October 18, 2012
Catching up with chef Charlie Harrison about gig in Chicago

I recently caught up by telephone with Charlie Harrison, an excellent and innovative chef who worked at several restaurants in the Sacramento area and was perhaps best known for his modern, eclectic cuisine at the short-lived Tre on Howe Avenue.

Harrison is now in Chicago, reunited with his roommate Homaro Cantu from their days at Portland's Western Culinary Institute. Cantu is the mastermind behind Michelin one star Moto restaurant, known for "interactive post-modern cuisine," and next door, the new iNG restaurant. Harrison is working at iNG. Cantu once won an Iron Chef going head to head with Morimoto. The restaurants are nestled in a trendy/industrial area of Chicago amid the loading docks and 19th century warehouses of Fulton Market. Grant Achatz's martini bar, Aviary, and his new restaurant Next, are nearby.

"I'm helping Homaro out. I can't tell you too much information yet, but I can say it's going to revolutionize brewing. If you know anything about Homaro, he's very outside the box. When it comes to creativity, he's off the chain. Things that come out of his kitchen are insane. Working for him is an education. You're learning something new every day." Harrison says the brewing concept should be unveiled in the next few months.

Cantu is also a big proponent of social media as a way of spreading the word about what is going on at his restaurants. "He bought all 60 employees iPhone 5s so we couuld blast our restaurants all day," Harrison told me.

So, Harrison is really reaching for new heights in the Windy City. At Tre, he received much acclaim, especially for the edgier food he did at the chef's table in the kitchen, where guests could enjoy tasting menus of five to 20 courses. In my 2009 review of Tre, I described his food this way, "The menu is all over the place, but in a way I enjoyed. Creative, consistent, serious, playful, well-organized. Asian, Cajun, Southern, Italian. From gourmet corn dogs and cotton candy to herb-crusted lamb tenderloin and duck confit ravioli."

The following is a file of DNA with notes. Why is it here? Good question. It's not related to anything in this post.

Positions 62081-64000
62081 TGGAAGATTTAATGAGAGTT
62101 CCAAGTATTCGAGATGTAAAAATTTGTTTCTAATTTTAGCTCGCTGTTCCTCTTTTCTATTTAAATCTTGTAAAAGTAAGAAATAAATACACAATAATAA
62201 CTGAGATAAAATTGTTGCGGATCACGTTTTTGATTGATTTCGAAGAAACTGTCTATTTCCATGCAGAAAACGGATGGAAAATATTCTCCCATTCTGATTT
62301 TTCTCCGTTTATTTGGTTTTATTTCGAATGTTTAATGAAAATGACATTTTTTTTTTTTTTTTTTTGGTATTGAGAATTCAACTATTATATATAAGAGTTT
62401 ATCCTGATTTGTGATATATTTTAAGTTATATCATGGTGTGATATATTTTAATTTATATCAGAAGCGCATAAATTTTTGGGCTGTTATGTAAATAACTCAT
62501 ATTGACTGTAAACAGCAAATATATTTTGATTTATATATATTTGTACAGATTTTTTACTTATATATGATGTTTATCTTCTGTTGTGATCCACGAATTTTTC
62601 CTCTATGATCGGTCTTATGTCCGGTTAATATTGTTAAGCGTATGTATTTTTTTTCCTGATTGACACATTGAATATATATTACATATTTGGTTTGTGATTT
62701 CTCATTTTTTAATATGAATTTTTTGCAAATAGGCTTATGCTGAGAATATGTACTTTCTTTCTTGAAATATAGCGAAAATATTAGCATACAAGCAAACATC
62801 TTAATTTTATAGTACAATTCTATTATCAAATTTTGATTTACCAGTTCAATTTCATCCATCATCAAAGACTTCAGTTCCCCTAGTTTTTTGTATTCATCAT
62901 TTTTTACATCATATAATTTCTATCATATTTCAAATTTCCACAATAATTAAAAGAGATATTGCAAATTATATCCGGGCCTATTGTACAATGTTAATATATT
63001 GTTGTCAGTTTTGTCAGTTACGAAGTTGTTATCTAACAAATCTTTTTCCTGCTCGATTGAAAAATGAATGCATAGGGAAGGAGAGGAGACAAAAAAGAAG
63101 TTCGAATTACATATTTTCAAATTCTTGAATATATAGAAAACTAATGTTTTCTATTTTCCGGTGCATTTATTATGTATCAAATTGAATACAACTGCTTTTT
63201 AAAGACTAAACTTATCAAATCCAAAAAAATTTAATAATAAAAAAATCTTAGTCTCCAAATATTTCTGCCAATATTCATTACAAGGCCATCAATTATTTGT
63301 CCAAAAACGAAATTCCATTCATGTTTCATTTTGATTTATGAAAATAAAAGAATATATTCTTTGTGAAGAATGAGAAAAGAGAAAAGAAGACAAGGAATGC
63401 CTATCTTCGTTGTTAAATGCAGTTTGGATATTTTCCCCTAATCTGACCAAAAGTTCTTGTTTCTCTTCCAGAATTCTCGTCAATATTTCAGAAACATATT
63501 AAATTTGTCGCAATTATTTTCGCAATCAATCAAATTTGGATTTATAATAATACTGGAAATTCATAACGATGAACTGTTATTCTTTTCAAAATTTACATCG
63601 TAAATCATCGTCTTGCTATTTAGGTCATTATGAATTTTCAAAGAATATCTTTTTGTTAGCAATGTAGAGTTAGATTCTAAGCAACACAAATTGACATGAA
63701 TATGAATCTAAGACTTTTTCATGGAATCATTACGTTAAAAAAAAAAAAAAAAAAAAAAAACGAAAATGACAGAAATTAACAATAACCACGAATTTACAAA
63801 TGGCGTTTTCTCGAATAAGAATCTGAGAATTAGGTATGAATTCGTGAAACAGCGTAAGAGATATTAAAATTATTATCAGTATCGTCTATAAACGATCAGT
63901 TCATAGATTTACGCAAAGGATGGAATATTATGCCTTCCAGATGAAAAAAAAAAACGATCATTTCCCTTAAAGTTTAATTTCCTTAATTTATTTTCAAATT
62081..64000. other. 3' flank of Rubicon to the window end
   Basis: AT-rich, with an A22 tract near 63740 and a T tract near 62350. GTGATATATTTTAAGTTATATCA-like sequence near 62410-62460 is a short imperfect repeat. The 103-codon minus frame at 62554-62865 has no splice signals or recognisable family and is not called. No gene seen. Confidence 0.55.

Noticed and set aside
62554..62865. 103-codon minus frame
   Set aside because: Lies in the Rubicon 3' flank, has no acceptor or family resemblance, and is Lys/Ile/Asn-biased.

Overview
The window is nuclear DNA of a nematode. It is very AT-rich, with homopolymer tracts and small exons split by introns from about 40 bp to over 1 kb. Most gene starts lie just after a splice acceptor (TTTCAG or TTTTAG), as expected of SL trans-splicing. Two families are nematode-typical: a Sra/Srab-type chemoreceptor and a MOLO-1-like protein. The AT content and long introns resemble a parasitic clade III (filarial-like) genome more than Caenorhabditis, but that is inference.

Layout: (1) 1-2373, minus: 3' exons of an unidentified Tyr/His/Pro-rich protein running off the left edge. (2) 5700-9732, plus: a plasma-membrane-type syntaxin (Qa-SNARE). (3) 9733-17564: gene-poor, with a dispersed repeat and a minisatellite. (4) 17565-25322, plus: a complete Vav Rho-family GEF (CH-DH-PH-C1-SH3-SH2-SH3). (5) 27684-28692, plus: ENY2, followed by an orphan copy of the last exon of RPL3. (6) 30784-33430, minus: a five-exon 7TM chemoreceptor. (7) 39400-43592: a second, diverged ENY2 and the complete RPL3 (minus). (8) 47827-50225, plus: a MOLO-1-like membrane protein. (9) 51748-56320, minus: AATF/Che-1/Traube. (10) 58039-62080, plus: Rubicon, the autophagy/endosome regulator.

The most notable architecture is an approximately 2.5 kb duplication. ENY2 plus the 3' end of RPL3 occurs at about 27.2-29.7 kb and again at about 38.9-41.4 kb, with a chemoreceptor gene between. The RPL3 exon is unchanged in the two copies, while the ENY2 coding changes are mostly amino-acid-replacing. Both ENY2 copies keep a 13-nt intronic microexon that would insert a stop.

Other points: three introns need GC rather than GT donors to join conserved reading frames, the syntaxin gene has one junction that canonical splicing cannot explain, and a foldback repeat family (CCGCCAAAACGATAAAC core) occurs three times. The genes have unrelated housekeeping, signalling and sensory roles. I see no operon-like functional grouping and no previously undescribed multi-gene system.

I asked Harrison what he thinks of Sacramento as a culinary city and he had nothing but good things to say.

"For me, Sacramento was great. It allowed me to be creative and push the envelope," he said. "Sacramento has come a long way since I got there. I think there is a market for thinking outside the box. Size-wise, it's more like Portland, but I don't think the eaters are as adventurous. There's a smaller market for that way of eating in Sacramento - enough to sustain a few restaurants. The Kitchen (Restaurant) could easily get a Michelin Star. What they do is incredible."

But? Is Sacramento's food scene growing fast enough to keep chefs who want to challenge themselves?

"It wasn't growing fast enough for me," Harrison said.

That may be changing. Keep an eye on what's happening at Enotria, where Pajo Bruich, Edward Martinez and Stan Moore, among others, seem primed to really push the envelope. Blackbird is taking plenty of risks and pulling off some excellent dishes unlike anything else being served locally. Michael Thiemann returned to Sacramento (from San Francisco) and is taking Ella to new heights. Aimal Formoli has begun writing custom menus at his Formoli's Bistro based on the bio-dynamic produce he picks during twice-weekly trips to the Napa Valley. Feeding Crane Farms has burst upon the scene, catering specifically to restaurants - and it recently bought a commercial kitchen to launch a line of ready-for-market food products, the city has a burgeoning craft beer scene, a handful of urban wineries, and Taste Restaurant in Plymouth was just invited to cook at the James Beard House in New York City (I'll have more on that by Friday).

Best of luck to Harrison in his new gig. Sacramento will really be hitting its stride when chefs like Harrison follow chefs like Thiemann and move back here. The population of adventurous eaters is growing.

Blair Anthony Robertson is The Bee's restaurant critic. Follow him on Twitter, @blarob.

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